September 1, 2010

Microsoft has released a point-and-click tool to help protect Windows users from a broad category of security threats that stem from a mix of insecure default behaviors in Windows and poorly written third-party applications.

My explanation of the reason that this is a big deal may seem a bit geeky and esoteric, but it’s a good idea for people to have a basic understanding of the threat because a number of examples of how to exploit the situation have already been posted online. Readers who’d prefer to skip the diagnosis and go straight to the treatment can click here.

DLL Hijacking

Windows relies heavily on powerful chunks of computer code called “dynamic link libraries” or DLLs. Each of these DLLs performs a specific set of commonly-used functions, and they are designed so that Windows can share these functions with other third-party programs that may want to invoke them for their own purposes. Many third-party apps will load these DLLs or bring their own when they first start up and often while they’re already running.

Typically, DLLs are stored in key places, such as the Windows System (or System32) directory, or in the directory from which the application was loaded. Ideally, applications will let Windows know where to find the DLLs they need, but many do not.

The potential for trouble starts when an application requests a specific DLL that doesn’t exist on the system. At that point, Windows sets off searching for it — looking in the above-mentioned key places first. But eventually, if Windows doesn’t find the DLL there or in a couple of other places, it will look in the user’s current directory, which could be the Windows Desktop, a removable device such as a USB key, or a folder shared on a local or remote network.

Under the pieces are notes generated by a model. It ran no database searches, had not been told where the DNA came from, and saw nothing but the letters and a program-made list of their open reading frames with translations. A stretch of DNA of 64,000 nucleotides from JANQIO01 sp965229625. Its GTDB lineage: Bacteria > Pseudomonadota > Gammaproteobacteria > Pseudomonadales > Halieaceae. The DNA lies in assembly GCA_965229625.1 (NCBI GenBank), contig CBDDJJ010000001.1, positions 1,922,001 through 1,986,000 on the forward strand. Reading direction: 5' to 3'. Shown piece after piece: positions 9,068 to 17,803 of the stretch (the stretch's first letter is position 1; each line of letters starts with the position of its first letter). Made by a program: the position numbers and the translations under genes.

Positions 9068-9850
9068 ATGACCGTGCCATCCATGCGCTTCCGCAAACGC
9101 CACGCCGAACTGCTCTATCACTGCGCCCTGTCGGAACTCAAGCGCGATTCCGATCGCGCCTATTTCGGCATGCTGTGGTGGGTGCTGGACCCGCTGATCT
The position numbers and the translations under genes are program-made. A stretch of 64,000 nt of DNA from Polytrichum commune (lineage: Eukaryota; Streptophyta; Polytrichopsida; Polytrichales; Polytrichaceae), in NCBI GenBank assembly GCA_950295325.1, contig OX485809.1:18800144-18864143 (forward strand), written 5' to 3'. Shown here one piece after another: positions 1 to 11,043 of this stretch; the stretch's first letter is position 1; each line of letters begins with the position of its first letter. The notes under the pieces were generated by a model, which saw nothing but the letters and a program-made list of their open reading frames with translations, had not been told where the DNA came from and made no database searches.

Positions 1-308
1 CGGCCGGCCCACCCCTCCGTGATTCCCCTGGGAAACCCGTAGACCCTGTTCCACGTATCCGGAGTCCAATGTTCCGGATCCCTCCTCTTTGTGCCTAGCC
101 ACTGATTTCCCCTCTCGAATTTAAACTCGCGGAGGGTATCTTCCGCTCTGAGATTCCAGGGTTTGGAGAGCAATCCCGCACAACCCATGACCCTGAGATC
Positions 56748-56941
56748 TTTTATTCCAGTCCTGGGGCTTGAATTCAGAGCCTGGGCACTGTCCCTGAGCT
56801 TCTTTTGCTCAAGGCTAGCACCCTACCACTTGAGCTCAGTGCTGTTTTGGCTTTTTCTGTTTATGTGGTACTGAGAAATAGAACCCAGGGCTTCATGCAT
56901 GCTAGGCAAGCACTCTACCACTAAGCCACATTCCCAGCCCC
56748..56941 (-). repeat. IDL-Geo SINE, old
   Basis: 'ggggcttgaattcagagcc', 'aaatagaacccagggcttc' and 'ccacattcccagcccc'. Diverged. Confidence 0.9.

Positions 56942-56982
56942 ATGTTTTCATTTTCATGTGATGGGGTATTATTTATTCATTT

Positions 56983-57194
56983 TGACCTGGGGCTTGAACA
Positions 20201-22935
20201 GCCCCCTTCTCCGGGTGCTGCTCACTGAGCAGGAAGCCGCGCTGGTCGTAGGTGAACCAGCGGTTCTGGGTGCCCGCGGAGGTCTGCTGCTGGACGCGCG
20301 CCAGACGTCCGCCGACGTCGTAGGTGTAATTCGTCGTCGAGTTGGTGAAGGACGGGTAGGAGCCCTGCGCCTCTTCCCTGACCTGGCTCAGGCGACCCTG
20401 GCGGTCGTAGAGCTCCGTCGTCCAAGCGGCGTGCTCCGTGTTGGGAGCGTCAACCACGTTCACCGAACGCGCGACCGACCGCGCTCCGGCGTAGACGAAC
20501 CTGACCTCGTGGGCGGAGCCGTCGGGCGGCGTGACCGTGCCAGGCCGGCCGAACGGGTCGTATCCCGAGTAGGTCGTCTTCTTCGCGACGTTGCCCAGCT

And while an attacker may not have permission to write files to the Windows system or program directories, he may be able to supply his own malicious DLL from a local or remote file directory, according to the U.S. Computer Emergency Readiness Team.

Several months ago, experts from a Slovenian security firm warned that hundreds of third-party applications were vulnerable to remote attacks that could trick those apps into loading and running malicious DLLs. According to the Exploit Database — which has been tracking confirmed reports of applications that are vulnerable to this attack — vulnerable apps include Windows Live Mail, Windows Movie Maker, Microsoft Office Powerpoint 2007, Skype, Opera, Medialplayer Classic and uTorrent, to name just a few.

The FixIt Tool

Roughly one week ago, Microsoft released a workaround tool to help users and system administrators blunt the threat from all of this by blocking insecure DLLs from loading from remote and local file sharing locations. But the tool wasn’t exactly made for home users: After you installed and rebooted, you still had to manually set a key in the Windows registry, an operation that can cause serious problems for Windows if done imprecisely.

On Tuesday, Microsoft simplified things a tiny bit, by releasing one of its “FixIt” tools to make that registry fix so users don’t have to monkey around in there. Trouble is, you still need to have installed the initial workaround tool before you can install this point-and-click FixIt tool.

It’s tough to gauge whether DLL hijacking poses the same threat to home users that it does to users on larger enterprise networks. Microsoft maintains that this class of vulnerability does not enable a “driveby” or “browse-and-get-owned” zero-click attack, but the attack scenarios Redmond describes where a Windows user could get owned by this attack probably would work against a majority of average Windows users.

And while it may take some time for developers of vulnerable third-party apps to fix their code, Microsoft’s interim fix does add a measure of protection. If you’d like to take advantage of that protection, visit this link, scroll down to the Update Information tab, and click the package that matches your version of Windows. Install the fix and reboot Windows. Then visit this link, and click the FixIt icon in the center of the page and follow the installation prompts.

Further reading:

An excellent writeup on this from SANS Internet Storm Center incident handler Bojan Zdrnja.

A discussion thread about this on DSL Reports’ security forum.

14 thoughts on “MS Fix Shores Up Security for Windows Users

  1. Badtux